Yes, It Has Been 10 Years

Yes, It Has Been 10 Years
Posted on 01/05/2015
Kelvyn Cullimore, Jr.

By Mayor Kelvyn Cullimore

At a recent meeting, someone mentioned Cottonwood Heights was a new city. I agreed that statement was relatively true, but when I commented the city was ten years old, everyone acted shocked as though it couldn’t be 10 years already. But indeed it has been. Cottonwood Heights has now been a city for a full decade.

As a member of the Incorporation Committee, I remember well the vote in May, 2004 when citizens voted 85% in favor of incorporating as the 16th city in SL County.

In November 2004 we elected the first Mayor and City Council. I considered it an honor, and still do, that I was elected to lead the start-up of this fine municipality along with four very capable city councilmen, Gordon Thomas, Scott Bracken, Don Antczak, and Bruce Jones. We also had the good fortune of hiring a superb City Manager, Liane Stillman, who had previously served as Mayor of Holladay.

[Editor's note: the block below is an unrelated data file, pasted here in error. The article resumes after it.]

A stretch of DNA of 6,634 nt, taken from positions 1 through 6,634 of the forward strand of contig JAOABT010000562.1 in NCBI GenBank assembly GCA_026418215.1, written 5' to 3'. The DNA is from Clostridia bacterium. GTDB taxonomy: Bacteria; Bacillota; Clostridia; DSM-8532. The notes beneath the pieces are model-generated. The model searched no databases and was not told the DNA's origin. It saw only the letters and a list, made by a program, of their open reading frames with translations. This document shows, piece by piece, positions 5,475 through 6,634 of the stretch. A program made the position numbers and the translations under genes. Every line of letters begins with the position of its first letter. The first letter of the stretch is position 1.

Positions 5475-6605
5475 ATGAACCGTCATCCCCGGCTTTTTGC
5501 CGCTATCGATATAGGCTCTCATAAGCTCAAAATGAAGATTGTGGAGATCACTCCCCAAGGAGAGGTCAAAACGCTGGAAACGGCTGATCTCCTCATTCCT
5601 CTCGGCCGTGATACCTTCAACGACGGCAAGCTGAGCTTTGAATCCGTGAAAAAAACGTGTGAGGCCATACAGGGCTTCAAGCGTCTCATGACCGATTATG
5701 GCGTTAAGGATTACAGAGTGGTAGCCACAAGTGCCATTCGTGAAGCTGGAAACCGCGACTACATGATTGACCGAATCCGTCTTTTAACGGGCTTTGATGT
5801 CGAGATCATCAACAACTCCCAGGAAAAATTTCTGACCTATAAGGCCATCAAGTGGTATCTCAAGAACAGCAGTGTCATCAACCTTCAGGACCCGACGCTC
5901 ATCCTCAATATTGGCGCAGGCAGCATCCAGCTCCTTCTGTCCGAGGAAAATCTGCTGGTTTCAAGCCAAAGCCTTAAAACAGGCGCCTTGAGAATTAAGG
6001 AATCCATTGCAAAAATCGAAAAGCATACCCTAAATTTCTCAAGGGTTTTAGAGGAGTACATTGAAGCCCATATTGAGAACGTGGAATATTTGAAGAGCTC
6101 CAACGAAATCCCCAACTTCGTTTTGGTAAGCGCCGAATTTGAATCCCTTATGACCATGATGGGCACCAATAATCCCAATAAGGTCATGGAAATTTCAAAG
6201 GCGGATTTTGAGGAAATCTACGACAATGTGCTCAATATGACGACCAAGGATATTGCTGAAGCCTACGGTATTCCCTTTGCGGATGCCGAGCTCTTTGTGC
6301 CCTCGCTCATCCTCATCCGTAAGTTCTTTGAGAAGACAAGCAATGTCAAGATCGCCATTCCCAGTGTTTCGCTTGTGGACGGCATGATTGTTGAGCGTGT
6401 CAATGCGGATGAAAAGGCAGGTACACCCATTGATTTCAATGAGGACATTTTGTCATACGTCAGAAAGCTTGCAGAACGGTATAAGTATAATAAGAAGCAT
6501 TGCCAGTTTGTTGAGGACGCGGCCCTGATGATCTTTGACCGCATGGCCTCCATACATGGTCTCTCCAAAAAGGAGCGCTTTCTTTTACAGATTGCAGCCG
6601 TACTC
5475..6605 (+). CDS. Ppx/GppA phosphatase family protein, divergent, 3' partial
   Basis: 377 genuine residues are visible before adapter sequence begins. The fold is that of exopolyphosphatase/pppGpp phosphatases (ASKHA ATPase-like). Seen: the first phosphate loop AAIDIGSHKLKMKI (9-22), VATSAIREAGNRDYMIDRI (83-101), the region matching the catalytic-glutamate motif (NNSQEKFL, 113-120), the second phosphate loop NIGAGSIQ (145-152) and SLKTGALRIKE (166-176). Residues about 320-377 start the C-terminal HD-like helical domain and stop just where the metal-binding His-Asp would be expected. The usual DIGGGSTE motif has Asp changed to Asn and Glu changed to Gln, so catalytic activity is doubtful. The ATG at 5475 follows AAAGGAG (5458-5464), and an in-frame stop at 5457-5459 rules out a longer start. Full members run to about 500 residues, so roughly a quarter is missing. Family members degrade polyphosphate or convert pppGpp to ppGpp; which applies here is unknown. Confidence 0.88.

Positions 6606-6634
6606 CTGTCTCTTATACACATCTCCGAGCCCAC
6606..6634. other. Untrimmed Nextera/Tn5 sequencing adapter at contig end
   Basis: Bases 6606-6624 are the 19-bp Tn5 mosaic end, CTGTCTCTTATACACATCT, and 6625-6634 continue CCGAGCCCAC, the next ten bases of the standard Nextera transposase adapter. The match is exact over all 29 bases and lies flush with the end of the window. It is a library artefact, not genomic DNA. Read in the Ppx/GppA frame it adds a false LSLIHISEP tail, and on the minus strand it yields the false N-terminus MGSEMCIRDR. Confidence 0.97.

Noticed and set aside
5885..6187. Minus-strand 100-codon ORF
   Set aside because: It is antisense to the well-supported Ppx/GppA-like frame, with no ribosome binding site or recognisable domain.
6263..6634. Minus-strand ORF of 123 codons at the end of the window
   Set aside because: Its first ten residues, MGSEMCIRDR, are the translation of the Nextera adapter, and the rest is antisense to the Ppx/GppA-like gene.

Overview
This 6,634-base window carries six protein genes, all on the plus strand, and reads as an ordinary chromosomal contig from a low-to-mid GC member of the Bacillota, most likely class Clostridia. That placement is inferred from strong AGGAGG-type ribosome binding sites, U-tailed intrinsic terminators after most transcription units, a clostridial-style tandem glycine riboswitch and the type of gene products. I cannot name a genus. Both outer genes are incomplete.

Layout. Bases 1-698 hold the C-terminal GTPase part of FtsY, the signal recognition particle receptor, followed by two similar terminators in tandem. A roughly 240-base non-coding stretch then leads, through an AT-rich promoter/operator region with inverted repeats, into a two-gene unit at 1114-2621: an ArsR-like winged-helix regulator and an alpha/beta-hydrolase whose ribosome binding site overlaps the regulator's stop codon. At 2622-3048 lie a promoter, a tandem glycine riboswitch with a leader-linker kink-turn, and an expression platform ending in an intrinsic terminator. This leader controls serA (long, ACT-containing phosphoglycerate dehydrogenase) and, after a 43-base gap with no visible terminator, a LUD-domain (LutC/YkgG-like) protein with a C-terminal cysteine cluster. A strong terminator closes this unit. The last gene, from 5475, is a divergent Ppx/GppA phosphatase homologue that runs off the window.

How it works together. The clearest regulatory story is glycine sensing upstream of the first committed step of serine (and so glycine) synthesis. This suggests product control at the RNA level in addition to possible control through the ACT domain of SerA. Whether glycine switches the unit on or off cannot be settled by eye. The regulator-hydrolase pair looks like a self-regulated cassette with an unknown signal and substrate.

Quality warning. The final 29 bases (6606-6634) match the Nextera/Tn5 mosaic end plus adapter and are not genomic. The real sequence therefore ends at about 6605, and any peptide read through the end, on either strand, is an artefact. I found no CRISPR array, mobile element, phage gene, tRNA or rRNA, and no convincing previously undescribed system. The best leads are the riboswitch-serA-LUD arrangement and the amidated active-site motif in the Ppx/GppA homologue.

Our vision in creating the city of Cottonwood Heights was to control and limit taxes, improve services, elect local officials who had a vested interest in the community and create a sense of identity. I believe as events have transpired over the last ten years we have essentially accomplished those objectives with a few noticeable failures such as the snow plowing debacle in 2013 which we believe will be corrected for the 2014-15 snow season. When mistakes are made, it is important to learn from them.

The effort to control local taxes has been illustrated by the fact that we have not raised property tax, imposed new taxes, or raised fees in the ten years since incorporation. Despite declining revenue during the recessionary years, good fiscal management has enabled us to maintain strong financial performance as a city. Ultimately we will have to generate new sources of revenue because our revenues have been flat for 10 years while costs have increased. But sound fiscal management has enabled us to hold the line on taxes thus far.